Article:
I read just recently where a Marine Lt. Col or Col said "we are an elite group and we don't have PTSD", well I this is not true, they are human being, with hearts and souls, and they are affected by some of the things they must do in order to do their jobs well. It is normal to be affected. Yes, do respect what they are asking for. They must ease into their lives gently and at their own pace. If you impose your expectations upon your Marine, it could cause some distress in your relationships. Give them distance, but keep your eyes open for red flags.

ellen:
thanks for your advice, he is my oldest (age 23), I have 2 teenagers at home and we are all so worried about him.

Dr._Cantrell:
Keep your teenagers at bay and do not let them invade his privacy.

ellen:
I Have "Warrior for Life" but haven't given it to my son yet.

Dr._Cantrell:
Wonderful

marinemomjuli:
I gave my son Down Range but he couldnít stay focused to read it...so he had his girlfriend read it to him...lol

Dr._Cantrell:
Thatís ok, this is why it is written so they can read it and put it down.

ellen:
This has been a long 4 years for us, I was really looking forward to his discharge. I have been so grateful that he survived 2 tours in Iraq, but I am now very fearful for his return to civilian life. Anyway, thanks for your insights and the books you have written.

Dr._Cantrell:
You are welcome, just be there for him, abandon expectations, let him pace himself into the reintegration.

marinemomjuli:
I think the hardeset thing for me was the son I gave to the Marine Corps was not the boy I got back...after I understood that I could deal with things better

Dr._Cantrell:
This is also very good that his girlfriend read it with him, because she is learning as well and gives them a stronger foundation from which to begin their journey

marinemomjuli:
she is good...she's a nurse.

Dr._Cantrell:
Yes, there is no more Square One, as we wrote in our book, they have changed, you have changed. Change can be an opportunity to grow and really know oneself.

ellen:
I think the hard part for me is him being in a world which is so foreign to me. I don't come from a military family, it feels like some "cult" and he has experienced things that we can't relate to - it must make him feel different from us, we have grown in different ways in these years.

Dr._Cantrell:
She has compassion and empathy, Yes, they are different than you, and we will never understand their experience. The military is a culture within a main culture. They have their own language, dress, customs, celebrations, ways of dealing with things within the ranks, so it is a culture and if you are not a part of it you are on the outside of it. This does not mean that you cannot learn about it and honor your Marine for his dedication and commitment.

linda038:
Does anyone have a question for Dr Cantrell?

Dr._Cantrell:
I would like to ask a question.

Dr._Cantrell:
For those of you who have had your Marines come and go, what are some of the issues you see that concern you the most?

gumhealer:
Drinking is a big one.......I see you addressed that already.

linda038:
Temper is a big one, and drinking and him not wanting to talk about anything

gumhealer:
Yes, that too, Linda..........

linda038:
Says he can deal with it himself

gumhealer:
Mine slept a lot (maybe cause of the partying?), or says he ďisn't that bad"

MaynardsMom:
Mine has gone but hasn't come back so no concerns yet

linda038:
Nightmares. He still wakes up yelling.

gumhealer:
Ben has stopped that.

linda038:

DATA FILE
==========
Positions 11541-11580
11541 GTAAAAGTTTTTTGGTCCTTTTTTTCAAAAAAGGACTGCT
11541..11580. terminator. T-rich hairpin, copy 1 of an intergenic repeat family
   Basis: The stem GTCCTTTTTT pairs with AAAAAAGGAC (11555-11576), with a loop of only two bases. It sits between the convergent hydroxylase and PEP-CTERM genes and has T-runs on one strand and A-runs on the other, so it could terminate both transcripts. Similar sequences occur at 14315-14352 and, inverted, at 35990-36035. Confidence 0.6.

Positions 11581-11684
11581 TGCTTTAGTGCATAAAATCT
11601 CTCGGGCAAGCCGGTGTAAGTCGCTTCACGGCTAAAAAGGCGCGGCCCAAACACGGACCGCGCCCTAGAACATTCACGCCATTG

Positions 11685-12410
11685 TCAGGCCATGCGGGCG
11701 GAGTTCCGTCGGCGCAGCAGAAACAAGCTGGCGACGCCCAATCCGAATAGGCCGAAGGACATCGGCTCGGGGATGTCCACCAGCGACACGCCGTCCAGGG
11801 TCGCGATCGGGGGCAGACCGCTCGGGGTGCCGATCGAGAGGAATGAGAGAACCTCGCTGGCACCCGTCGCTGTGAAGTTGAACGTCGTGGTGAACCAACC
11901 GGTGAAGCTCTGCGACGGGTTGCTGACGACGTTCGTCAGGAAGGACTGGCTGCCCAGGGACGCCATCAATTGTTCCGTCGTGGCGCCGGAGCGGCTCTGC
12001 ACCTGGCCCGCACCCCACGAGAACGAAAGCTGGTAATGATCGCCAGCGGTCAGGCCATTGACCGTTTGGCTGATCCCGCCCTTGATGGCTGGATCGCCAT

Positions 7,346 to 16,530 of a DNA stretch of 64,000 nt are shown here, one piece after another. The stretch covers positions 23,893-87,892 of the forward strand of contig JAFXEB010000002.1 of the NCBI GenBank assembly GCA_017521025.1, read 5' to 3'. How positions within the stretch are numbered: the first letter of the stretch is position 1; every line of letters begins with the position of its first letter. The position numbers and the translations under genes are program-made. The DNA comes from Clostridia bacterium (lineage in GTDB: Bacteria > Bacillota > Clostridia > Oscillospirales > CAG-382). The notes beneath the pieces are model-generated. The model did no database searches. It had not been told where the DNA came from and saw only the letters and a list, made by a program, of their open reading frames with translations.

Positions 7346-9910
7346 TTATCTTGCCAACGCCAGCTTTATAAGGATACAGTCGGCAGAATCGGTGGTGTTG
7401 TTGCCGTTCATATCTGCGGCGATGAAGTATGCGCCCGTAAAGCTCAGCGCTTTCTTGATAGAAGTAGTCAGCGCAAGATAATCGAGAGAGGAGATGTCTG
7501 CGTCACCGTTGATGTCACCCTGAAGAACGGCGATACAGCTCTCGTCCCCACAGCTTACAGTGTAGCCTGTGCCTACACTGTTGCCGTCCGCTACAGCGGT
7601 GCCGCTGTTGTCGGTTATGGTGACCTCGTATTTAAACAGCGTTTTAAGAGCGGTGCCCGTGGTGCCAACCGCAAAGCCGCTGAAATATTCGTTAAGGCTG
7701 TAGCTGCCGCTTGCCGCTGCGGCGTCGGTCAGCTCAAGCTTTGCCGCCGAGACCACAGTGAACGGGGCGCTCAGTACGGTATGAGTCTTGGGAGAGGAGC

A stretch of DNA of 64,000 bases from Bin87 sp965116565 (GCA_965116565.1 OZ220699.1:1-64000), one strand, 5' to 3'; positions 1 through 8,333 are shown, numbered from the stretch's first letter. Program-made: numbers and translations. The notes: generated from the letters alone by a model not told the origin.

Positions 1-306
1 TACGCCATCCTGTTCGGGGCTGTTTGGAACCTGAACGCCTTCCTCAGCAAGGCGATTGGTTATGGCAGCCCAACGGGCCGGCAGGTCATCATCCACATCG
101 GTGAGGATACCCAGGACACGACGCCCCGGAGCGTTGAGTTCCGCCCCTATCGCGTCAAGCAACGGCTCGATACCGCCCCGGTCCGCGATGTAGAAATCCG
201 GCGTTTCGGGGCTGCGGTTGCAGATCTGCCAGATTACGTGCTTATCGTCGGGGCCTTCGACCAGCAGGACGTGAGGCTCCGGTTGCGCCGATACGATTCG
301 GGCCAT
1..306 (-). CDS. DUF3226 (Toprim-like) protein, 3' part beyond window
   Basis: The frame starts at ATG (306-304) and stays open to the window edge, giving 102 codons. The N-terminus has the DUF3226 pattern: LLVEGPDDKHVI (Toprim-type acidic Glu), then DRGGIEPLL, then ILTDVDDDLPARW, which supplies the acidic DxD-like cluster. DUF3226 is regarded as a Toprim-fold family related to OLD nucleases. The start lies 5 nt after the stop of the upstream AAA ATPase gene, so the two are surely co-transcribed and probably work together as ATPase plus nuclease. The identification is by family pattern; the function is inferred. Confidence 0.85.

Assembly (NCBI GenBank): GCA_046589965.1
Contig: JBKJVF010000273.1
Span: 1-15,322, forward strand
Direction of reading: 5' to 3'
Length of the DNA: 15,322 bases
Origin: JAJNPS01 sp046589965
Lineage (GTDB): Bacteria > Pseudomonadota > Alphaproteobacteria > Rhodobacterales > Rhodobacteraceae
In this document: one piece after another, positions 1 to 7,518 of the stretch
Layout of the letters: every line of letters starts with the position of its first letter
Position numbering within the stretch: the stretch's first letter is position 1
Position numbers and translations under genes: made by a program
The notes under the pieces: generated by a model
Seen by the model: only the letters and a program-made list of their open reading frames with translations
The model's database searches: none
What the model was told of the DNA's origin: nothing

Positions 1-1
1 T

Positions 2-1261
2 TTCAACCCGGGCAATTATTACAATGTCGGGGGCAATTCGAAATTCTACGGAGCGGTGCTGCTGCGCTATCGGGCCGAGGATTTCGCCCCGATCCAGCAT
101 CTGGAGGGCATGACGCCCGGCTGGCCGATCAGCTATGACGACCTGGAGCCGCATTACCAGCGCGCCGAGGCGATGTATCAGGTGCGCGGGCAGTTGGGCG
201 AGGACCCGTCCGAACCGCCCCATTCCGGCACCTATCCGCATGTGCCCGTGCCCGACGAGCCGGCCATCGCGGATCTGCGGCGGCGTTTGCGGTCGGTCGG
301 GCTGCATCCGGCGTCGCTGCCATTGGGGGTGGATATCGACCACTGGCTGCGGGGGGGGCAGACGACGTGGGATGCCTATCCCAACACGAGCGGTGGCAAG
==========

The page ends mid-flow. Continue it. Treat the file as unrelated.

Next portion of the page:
He scares the heck out of his fiancť.

gumhealer:
He says he doesn't dream much anymore either.

linda038:
Is all this normal??

marinemomjuli:
Mine seems hyper sensitive...always apologizing

linda038:
It's been two years.

marinemomjuli:
Itís been a year...

marinemomjuli:
Mine has nightmares all the time, will wake up sweating, he thinks all of everyday problems as the enemy. He deals with things like itís a battle to be fought and won.

Dr._Cantrell:
Yes, it is all normal. They are working through a lot of trauma. The Marines have it pretty hard. They have intense situations. They self medicate, and their nightmares can be intense. Post Traumatic Stress Disorder PTSD see the post word this means it can happen years down the road, but it does not have to take over their lives. I have a friend who says "I have PTSD, but it doesn't have me". I love this saying, because this means that he realizes that he has issues, but he has learned to. Life of death, Black and White, Enemy or Friendly, it is an interesting way of contrasting life in general.

linda038:
BUT, they have to want help. Seems they stay in denial a long time

marinemomjuli:
I had a Vietnam Vet tell me recently that PTSD is an emotional scar from a traumatic event...war. My son was so afraid he had a mental disorder...itís an emotional scar...

Dr._Cantrell:
Yes, PTSD is an emotional Scar, it is a wound of the soul, and often times, it is the soul that is the casualty of War. It is a reaction to something outside the realm of normal human experience. Yes, they must want to get help. You can lead a horse to water but you CANNOT make them drink

barb822:
Is it because they are so indoctrinated into believing that emotion is a sign of weakness?

marinemomjuli:
My son was in the Battle for Fallujah...lost many brothers...how can I help him deal with the loss?

Dr._Cantrell:
Denial is a coping mechanism, and it is adaptive for a while, and we ALL do it. But there comes a point where it no longer is affective. Yes, it is part of the CULTURE. Buck up and be a man, pull yourself up by your boot strings, Men don't cry, these are all belief systems that are given to our sons, by our culture. They are expressions, but they do not take away the wounds of the soul.

linda038:
My son started a job at the VA med center and has run into a few of his friends that he was in Iraq with. He says they seem so different. He doesn't realize he is different too.

barb822:
I truly believe that Dr. Cantrell. My son has said that it is his soul that has suffered most.